The newest line of Alien comics from Marvel Comics have found a clever way to advance deaf representation and inclusivity in its title. The Alien franchise is one of the most beloved science fiction franchises in modern media. Ever since the debut of Ridley Scott’s first film in 1979, fans from all over the globe have exclaimed their love for the expansive universe dominated by the Xenomorphs. The series has garnered fans of all backgrounds as the creatures have taken on Marines, inmates on a prison planet, synthetics and even its most dangerous adversary, the Predator. However, a new run of comics featuring the iconic monster has found an amazing way to not only appeal to deaf fans but make them feel more represented as well.
In Alien #5 by Phillip Kennedy Johnson and Julius Ohta, a band of synthetics is on the run from the terrifying Xenomorphs while on a mission to locate an alien egg and bring it back as a specimen. However, they find a group of humans with a kid who happens to be deaf. The child knows sign language but is ultimately mute. What’s brilliant though is that Alien actually avoids being expository with this information by focusing speech bubbles on the hands whenever the unnamed deaf child or Freyja, one of the synthetics fighting off the deadlier Xenomorphs, are signing to each other. This is essentially a way of saying that their hands are doing the talking, and the speech bubbles that come from them are what the characters are signing.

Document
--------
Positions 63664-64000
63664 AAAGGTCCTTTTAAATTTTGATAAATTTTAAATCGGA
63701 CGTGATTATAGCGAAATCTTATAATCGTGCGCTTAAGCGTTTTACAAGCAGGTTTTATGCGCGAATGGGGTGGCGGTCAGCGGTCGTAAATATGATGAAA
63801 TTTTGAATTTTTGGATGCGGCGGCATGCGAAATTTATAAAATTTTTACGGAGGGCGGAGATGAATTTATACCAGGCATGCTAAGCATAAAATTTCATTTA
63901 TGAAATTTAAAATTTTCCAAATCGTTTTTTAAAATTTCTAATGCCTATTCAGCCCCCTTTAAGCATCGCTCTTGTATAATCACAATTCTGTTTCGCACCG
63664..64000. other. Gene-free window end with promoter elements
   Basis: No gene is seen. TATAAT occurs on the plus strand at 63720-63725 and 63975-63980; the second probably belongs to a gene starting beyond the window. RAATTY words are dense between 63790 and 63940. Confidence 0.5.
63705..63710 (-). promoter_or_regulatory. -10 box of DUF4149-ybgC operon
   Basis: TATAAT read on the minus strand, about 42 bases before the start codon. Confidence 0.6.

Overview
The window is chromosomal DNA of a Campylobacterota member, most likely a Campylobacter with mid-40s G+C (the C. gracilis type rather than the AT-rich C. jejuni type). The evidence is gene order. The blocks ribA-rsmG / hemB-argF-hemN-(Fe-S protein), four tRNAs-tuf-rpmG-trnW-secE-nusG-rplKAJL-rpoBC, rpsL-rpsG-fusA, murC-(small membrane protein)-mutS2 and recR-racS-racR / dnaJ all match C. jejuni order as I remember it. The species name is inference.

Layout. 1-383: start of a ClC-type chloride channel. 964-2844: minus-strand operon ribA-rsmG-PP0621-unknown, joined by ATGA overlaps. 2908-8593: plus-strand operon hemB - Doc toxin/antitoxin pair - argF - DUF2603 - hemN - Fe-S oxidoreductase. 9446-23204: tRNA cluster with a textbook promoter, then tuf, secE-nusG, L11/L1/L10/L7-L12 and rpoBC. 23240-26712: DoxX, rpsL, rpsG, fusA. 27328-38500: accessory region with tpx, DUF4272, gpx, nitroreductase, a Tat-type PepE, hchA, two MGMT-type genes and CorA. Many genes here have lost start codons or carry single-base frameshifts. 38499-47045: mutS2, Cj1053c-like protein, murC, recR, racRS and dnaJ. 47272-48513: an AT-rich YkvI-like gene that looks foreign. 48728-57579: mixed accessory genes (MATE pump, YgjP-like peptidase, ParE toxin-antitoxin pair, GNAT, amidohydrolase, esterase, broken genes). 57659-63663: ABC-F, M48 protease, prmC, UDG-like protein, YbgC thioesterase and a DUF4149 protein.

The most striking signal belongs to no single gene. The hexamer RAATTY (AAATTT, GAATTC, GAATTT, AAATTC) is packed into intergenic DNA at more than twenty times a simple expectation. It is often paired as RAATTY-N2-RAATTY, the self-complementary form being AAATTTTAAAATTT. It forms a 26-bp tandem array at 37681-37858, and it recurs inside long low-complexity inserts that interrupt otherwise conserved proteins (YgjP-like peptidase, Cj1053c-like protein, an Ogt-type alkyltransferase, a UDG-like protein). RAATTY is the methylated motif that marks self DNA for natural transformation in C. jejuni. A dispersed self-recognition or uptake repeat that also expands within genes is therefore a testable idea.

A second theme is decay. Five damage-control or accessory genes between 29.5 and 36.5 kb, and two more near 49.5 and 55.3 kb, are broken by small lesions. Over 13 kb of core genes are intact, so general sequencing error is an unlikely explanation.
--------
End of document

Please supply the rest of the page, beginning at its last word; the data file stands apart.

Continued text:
Alien‘s New Speech Bubble Technique Opens the Path for Further Deaf Representation
This type of speech bubble may seem like a little detail, but it actually could make a huge impact for how deaf people are shown in future comics. It’s difficult to show someone knows sign language in a comic because, unlike film and television like the sign language created for Tuskan Raiders, readers are left to interpret actions through still images. Until now, most comic artists would showcase sign language by showing blurred hands and lines to indicate motion when communicating. The problem with this though is that it could come off as something else for some readers, like stimming or motioning in a moment when things need to be quiet. It’s not a definite assumption people can easily make. By incorporating this method of indicating sign language in typical comic situations, readers can better interpret that one or more of the characters in a group could be deaf and understand what is being signed to them.
The modified speech bubbles to include deaf characters can also be used to learn how to be more inclusive of other Alien fans in the disability community. Future artists and letterers could find unique ways to change up speech bubbles to indicate if someone is representing the Autistic or ADHD communities. This could even stretch further into the way characters with disabilities are depicted in comics through artwork to avoid the common stereotypes that come with them. This step forward for Alien could set a huge example for future creators that could change the way readers view members of the disability community.
At the end of the day, Alien and other popular franchises are for everyone. People of multiple backgrounds share common interests and would love to see themselves in the media they adore, and that’s why representation is so important. Placing a speech bubble around the hands to showcase sign language when communicating to a deaf character may seem small to certain readers, but in reality, Marvel Comics‘ Alien just took a huge step toward showcasing how everyone can be a part of the worlds they love so much with just one little adjustment.
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Alien #5 is available now from Marvel Comics!